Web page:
Viking tourism in Norway gained popularity with the opening of the Viking Ship Museum on Bygdøy peninsula in Oslo in 1926. The Oseberg Viking ship, which was more than 20 meters long, was excavated in 1904 and after months of work all of the ship pieces were stored in Oslo. For almost 90 years, the Oseberg, Gokstad and Tune Viking ships and the beautiful items discovered during the excavations have been gathered at Bygdøy.
Lofotr Viking Museum is in Borg in Lofoten. The museum is built on the foundations of a chieftain’s longhouse, the largest building we know of from the Viking era. The museum in Lofoten is an activity center where visitors can experience what it was like to live between the years 793 and 1066, the period historians attribute to the Viking Era.
Haugesund and Karmøy have been Viking tourism centers since 1872. This was the year the Haraldshaugen National Monument (Haraldsstøtta) was unveiled to commemorate the Battle of Hafrsfjord in 872 and the burial site of Harald Hårfagre. Thousands of tourists and school children have travelled to Haraldshaugen to celebrate the unification of Norway into one kingdom.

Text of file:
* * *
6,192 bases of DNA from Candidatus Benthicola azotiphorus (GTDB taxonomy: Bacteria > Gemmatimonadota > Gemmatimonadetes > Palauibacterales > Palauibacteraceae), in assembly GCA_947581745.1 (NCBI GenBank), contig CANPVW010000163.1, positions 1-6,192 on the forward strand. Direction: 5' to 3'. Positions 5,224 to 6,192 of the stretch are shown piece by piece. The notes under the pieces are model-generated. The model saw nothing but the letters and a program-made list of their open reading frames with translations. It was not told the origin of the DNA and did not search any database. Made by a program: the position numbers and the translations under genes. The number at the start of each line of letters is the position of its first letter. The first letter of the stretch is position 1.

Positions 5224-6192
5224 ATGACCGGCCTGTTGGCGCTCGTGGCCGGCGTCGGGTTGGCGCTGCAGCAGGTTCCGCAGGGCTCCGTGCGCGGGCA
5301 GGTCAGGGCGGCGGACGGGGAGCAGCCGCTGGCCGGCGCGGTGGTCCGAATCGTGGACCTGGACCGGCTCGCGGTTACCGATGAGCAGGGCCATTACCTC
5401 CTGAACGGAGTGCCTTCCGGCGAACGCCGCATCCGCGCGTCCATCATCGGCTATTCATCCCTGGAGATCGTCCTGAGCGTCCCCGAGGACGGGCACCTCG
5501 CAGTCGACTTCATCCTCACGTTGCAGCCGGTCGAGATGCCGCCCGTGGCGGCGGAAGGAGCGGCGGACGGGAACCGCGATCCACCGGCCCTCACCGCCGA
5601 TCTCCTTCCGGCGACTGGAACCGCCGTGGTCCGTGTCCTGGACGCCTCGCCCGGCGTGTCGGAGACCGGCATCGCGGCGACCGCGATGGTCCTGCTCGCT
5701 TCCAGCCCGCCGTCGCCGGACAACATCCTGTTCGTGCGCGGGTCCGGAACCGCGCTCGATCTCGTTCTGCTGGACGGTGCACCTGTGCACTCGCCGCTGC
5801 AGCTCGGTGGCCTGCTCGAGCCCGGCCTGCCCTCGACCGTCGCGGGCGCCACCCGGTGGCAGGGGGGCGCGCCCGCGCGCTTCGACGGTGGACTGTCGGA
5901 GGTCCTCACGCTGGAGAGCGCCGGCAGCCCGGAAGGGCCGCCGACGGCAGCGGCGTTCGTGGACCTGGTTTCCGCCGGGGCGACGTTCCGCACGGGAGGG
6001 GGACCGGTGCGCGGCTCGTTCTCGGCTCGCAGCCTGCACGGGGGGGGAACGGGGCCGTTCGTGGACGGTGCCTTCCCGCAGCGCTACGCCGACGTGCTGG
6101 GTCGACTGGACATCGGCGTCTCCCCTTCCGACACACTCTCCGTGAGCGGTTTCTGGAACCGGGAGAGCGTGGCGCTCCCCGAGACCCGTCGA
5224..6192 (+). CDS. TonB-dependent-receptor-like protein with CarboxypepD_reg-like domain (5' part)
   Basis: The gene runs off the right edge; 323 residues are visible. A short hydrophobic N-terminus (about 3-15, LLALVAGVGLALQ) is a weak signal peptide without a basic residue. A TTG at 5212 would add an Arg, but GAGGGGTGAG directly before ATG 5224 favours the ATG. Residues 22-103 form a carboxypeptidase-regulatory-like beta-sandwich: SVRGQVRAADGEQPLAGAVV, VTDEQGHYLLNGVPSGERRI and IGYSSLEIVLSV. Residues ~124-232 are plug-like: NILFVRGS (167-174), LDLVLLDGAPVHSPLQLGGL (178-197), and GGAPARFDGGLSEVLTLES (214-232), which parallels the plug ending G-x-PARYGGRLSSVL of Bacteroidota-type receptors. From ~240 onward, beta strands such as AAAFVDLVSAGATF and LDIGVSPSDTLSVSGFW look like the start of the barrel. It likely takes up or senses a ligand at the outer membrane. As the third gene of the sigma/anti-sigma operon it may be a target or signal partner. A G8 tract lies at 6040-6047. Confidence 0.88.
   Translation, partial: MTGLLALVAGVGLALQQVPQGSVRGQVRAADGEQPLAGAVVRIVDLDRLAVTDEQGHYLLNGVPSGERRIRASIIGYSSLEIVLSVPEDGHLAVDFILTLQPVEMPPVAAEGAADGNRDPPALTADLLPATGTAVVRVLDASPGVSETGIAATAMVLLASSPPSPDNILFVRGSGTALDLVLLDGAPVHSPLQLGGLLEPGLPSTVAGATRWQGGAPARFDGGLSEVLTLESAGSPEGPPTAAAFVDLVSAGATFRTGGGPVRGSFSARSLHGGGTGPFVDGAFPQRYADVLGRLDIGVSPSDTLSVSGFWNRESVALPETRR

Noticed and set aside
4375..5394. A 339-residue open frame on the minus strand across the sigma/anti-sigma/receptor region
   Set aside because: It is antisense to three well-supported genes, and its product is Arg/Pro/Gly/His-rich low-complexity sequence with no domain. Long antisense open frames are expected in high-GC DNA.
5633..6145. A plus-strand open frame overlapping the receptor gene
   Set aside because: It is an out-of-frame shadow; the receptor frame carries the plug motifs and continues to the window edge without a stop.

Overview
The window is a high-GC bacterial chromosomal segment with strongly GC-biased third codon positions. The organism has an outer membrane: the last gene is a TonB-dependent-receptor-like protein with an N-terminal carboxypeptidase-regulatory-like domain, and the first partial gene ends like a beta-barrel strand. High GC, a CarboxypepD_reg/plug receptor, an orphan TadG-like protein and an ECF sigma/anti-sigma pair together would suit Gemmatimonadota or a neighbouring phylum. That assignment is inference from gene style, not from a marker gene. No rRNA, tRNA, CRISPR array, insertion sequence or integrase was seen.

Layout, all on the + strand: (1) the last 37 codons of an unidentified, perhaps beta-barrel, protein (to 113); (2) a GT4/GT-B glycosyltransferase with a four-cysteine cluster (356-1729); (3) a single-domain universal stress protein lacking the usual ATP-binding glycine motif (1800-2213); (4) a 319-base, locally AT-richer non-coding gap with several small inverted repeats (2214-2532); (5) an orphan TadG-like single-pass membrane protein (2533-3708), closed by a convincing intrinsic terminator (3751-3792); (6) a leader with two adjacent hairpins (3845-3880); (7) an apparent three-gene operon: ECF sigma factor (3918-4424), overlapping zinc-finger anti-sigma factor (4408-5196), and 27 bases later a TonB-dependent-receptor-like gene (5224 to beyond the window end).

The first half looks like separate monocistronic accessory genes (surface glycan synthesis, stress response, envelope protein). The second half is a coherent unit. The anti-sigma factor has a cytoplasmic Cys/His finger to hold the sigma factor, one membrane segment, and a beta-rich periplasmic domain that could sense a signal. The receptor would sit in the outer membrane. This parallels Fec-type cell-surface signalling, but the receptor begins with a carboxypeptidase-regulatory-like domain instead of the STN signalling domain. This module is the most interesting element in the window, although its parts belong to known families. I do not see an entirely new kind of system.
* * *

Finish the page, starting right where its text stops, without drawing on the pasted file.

A Viking festival is held every summer in June at Avaldsnes at the Viking farm on the island of Bukkøy. The reconstructed Viking house is the center of popular activities for both children and adults. Nærøy Fjord in Sogn played an important role during the Viking era. This is commemorated in the Viking Valley with the Gudvangen Viking Market and Norrøne Summer Festival in July. Here special effort is made to find unique stories and activities from the Viking era to ensure that the taste, smell and experiences are as authentic as possible.
Stiklestad National Culture Center is responsible for disseminating knowledge about St. Olav and the Battle of Stiklestad
in 1030. It does this by arranging a wide range of activities for school classes, students and visitors. The well-known
Stiklestad play about St. Olav, “Spelet om Heilag Olav”, is arranged every summer at the end of June.